Hamilton. “The Department is particularly interested in candidates with a proven record of growing, and sustaining, a small language and literature program.” Translation: You and this Austrian will be the entirety of the German department. Alternate translation: This Austrian is retiring, and you will be the entirety of the German department. Honestly, both of those options sound amazing to me. Not playing. I love Austrians, and I love the idea of being the entirety of a program, because that’s as close to absolute autonomy as you can possibly get. (I mean, you have to fight with the Russians for everything department-wise, but PROGRAM-wise, you basically get to do what-the-fuck-ever. Awesome.)

Tufts. Once in a lifetime opportunity to live in Boston, aka the Adjunct Nuclear Apocalypse, whilst not being an adjunct (for now). Great?

***

Select Random Extra-Disciplinary Ratings!!!

Rate My JFP (Jobs for Philosophers): An Experiment.

University of North Florida.
AOS: Philosophy of Science.
“The department has broad teaching needs, including courses, such as, science and society, philosophy of technology, as well as others that would enrich our curricular offerings.” Broad teaching needs including courses, huh? I would agree that’s pretty broad. My philosopher husband, who expressed ire and disapproval when I told him I was doing this, warned me not to “trade in stereotype” when discussing his wack-ass discipline full of men’s rights activists and sexual predators (INTENTIONAL, JOKE, CALM THE FUCK DOWN). So all I’ll say is that the stereotype is that philosophers write poorly on purpose to demonstrate that their all-consuming dedication to important questions precludes such rabble bullshit as crafting a coherent sentence–to distinguish themselves, as it were, from pseudo-intellectual literary-studies bullshit artists like myself. Sure, sure. Also: NICE COMMA, BITCHES.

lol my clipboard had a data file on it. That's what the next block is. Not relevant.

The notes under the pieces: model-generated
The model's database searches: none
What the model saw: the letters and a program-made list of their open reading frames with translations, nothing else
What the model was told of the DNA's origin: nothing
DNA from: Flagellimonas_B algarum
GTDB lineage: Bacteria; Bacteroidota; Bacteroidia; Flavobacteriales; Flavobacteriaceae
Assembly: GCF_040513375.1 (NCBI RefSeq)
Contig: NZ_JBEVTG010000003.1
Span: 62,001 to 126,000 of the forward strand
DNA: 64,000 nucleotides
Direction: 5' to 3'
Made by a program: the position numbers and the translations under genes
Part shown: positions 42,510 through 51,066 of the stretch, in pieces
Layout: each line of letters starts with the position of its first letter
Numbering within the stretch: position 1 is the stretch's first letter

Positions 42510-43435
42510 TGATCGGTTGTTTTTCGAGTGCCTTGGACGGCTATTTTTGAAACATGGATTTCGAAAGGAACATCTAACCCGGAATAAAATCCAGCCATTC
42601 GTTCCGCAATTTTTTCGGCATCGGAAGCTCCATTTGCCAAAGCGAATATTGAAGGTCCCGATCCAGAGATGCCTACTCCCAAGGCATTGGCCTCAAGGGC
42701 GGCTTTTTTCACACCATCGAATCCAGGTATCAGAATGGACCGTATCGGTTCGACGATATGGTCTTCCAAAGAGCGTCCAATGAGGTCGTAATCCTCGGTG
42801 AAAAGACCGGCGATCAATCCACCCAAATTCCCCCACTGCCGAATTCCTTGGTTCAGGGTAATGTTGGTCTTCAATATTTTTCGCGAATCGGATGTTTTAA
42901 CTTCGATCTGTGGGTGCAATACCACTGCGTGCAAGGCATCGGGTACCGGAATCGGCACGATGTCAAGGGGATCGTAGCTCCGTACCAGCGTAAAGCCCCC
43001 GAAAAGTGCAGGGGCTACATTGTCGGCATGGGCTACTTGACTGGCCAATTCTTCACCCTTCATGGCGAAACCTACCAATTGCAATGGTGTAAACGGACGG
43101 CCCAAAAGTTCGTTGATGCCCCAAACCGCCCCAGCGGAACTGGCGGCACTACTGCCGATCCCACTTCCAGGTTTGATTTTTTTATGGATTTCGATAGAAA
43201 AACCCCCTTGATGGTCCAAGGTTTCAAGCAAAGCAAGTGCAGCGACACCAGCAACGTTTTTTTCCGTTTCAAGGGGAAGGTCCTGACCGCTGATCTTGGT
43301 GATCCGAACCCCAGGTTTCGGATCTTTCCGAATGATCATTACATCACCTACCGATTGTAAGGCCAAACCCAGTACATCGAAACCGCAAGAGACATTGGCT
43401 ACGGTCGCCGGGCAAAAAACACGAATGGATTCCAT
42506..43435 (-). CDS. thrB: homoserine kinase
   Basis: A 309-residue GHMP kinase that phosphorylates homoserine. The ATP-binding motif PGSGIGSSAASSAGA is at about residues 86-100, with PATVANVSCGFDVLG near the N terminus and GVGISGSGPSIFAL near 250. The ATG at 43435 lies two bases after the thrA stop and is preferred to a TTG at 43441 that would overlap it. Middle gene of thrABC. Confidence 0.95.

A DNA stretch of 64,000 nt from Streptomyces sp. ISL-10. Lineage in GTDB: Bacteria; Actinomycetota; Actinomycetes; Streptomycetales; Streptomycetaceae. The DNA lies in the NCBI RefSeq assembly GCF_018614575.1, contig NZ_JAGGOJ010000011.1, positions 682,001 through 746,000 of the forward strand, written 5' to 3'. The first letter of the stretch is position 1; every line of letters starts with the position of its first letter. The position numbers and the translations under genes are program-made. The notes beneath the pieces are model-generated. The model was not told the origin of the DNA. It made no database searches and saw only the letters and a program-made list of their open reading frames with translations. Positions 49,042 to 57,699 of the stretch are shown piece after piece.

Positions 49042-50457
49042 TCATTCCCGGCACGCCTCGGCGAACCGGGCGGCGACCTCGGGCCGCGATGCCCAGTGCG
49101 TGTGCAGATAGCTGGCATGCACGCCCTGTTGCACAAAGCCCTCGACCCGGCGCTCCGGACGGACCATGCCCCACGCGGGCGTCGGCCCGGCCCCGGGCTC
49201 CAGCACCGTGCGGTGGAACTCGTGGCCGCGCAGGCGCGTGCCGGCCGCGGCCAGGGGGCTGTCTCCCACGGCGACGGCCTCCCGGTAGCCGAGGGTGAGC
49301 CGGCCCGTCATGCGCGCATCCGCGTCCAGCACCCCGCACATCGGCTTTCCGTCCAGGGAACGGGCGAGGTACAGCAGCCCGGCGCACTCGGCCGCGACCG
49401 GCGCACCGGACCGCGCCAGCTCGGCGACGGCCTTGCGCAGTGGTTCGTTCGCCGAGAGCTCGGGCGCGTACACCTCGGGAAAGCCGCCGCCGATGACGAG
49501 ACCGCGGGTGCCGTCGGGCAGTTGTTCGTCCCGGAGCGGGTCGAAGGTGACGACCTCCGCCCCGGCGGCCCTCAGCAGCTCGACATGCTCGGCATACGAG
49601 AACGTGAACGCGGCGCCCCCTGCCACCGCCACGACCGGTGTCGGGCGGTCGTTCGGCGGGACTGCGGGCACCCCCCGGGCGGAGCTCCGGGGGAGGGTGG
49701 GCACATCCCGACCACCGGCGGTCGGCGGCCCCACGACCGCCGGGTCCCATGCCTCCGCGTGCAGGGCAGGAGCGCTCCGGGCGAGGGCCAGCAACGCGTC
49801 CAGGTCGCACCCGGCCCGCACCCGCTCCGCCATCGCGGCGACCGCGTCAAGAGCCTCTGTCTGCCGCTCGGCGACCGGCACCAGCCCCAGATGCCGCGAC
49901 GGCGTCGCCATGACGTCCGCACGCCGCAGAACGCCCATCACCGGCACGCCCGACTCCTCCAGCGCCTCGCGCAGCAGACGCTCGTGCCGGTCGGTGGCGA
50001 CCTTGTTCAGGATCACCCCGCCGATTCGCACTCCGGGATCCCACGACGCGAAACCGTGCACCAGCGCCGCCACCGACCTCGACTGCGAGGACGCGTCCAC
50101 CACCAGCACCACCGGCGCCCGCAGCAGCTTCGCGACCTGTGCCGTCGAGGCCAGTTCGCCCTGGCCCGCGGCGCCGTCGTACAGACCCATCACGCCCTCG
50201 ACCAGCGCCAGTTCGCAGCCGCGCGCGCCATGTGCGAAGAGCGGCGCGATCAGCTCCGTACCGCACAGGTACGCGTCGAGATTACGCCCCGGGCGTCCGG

Dickinson. 
AOS: Applied Ethics.
AOC: “The Department is especially interested in applicants with expertise in social justice, global justice, or environmental ethics, but applicants with expertise in any area of practical ethics are welcome to apply.”
Translation: You will be the only woman or person of color in this department.* Have fun getting bullied into silence at every meeting!

(*Okay, not THE only woman. I checked. You’d be one of two. But DEFINITELY the only person of color.)

Skidmore.
AOS: Asian, African, or other traditions heterogeneous to European
AOC: Introduction to Logic (informal to first-order symbolic)
“Heterogeneous” is, I guess, an improvement from “Non-Western.”

University of Groningen
AOS: History of Medieval and Early-Modern Philosophy
Not only is this job a Medievalist job–it’s actually in the Middle Ages! Bubonic Plague vaccine non-optional. (Just kidding; it’s in the Netherlands. You should still get fully vaccinated, though.)

Pitt. 
AOS: Open, but with “strong preference for History and Philosophy of Biology.”
You know how in comp lit or English, when a listing comes out and it’s like “Princeton. Open specialization”? That’s what this one is. Have fun, 3000 applicants!

 

 

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7 thoughts on “Rate My JIL Week 2 + BONUS Rate My JFP